A university church is culturally and socially aware. Sermons address current issues, social justice, and ethics. Clergy in university churches are able and expected to preach on issues like immigration, climate change, health care, racism, poverty, economic inequality, and other topics of social concern.
A university church is welcoming and diverse. Being a Reconciling Congregation is a good indicator of that stance. Another indicator is a church’s intentional use of inclusive language in worship services. Long ago I attended a retreat about being a welcoming congregation, and the leader told of a church that had a coffee hour. The coffee and cups were in plain sight, but only the insiders knew where the sugar and cream were kept. Some signs of hospitality are physical and visible–accessibility, signage, bulletin-board messages, location of sugar and cream–but others are more subtle and complex. A university church has done its homework and is intentional about what and how it communicates welcome to the academic community.
In October, the Pew Research Center released a report on the dramatic decline in religious affiliation over the last decade. One finding is the percentage of “nones” — those who answer “none” on a survey of religious preference — has risen to 26%, up from 17% ten years ago. Many of the “nones” are millennials (born between 1981 and 1996). Scott Thumma, a sociologist of religion at Hartford Seminary, cites these reasons for this decline: decreased social pressure to attend; the clergy sexual abuse scandal, particularly in the Roman Catholic Church; changing attitudes toward sexuality and gender; and the alliance of religious conservatives with right-wing politics. A university church is interested in what nones have to say about institutional religion. [For a short introduction to what nones are saying, watch “Rise of the Nones: Diana Butler Bass Extended Interview.” https://www.youtube.com/watch?v=AEu2MH3J0qg]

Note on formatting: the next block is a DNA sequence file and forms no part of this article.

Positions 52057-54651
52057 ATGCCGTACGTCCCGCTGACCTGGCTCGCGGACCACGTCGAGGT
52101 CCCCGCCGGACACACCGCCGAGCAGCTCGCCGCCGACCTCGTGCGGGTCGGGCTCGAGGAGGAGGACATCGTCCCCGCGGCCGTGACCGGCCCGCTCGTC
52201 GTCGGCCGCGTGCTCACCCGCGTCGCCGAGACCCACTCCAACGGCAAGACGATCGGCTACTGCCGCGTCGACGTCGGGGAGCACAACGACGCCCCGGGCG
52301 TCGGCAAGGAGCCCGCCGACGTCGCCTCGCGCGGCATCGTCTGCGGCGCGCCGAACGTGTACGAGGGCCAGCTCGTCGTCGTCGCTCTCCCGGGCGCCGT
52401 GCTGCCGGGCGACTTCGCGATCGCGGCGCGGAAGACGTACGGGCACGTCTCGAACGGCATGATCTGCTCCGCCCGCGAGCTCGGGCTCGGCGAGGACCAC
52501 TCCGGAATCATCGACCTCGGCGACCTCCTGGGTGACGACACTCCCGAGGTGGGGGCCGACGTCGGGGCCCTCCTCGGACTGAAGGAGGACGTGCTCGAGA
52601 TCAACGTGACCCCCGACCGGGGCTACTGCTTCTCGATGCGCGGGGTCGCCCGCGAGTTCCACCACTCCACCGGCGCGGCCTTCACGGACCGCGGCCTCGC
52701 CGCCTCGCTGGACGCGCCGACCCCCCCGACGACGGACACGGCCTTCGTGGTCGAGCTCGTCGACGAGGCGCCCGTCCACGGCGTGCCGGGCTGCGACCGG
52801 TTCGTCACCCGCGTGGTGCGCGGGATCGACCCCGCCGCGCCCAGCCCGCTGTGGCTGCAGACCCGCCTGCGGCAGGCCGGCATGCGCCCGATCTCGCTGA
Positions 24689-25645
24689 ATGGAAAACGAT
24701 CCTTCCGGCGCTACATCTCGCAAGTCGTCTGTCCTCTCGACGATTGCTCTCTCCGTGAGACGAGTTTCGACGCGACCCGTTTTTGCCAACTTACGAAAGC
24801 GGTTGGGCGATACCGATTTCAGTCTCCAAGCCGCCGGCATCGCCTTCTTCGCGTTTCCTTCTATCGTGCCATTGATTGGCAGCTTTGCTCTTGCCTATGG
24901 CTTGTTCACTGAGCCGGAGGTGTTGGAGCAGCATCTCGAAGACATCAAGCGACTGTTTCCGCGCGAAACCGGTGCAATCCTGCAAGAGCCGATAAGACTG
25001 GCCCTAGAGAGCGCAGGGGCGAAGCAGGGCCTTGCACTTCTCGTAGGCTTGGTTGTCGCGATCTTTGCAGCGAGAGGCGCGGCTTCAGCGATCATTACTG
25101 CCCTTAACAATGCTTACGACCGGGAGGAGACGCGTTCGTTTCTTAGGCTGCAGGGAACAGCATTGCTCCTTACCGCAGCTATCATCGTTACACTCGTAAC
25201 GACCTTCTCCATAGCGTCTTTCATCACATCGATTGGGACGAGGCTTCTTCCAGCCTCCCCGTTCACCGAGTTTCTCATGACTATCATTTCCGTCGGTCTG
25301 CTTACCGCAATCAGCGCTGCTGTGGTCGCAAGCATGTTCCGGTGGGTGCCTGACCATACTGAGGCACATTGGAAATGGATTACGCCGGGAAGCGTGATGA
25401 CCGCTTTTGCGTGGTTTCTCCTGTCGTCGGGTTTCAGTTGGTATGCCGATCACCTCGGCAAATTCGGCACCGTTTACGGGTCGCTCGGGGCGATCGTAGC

From my observation as a campus minister, a college teacher, and a writer about religion and current affairs, academic communities hunger for having an authentic and intentional university church across the street. United Methodists are blessed with long tradition of intellectual freedom and honest inquiry. Our founder, John Wesley, encouraged early Methodists to seek learning. His brother, Charles Wesley, wrote in a hymn, “unite the pair so long disjoin’d, knowledge and vital piety—learning and holiness combined.” Ours in a tradition that honors both spiritual growth and intellectual rigor as mutually beneficial and necessary. That’s the reason Methodists have established over 110 colleges and universities in the U.S. We have a long commitment to learning, and it is the unique privilege and responsibility of congregations near college and universities to hear that call and strive be university churches.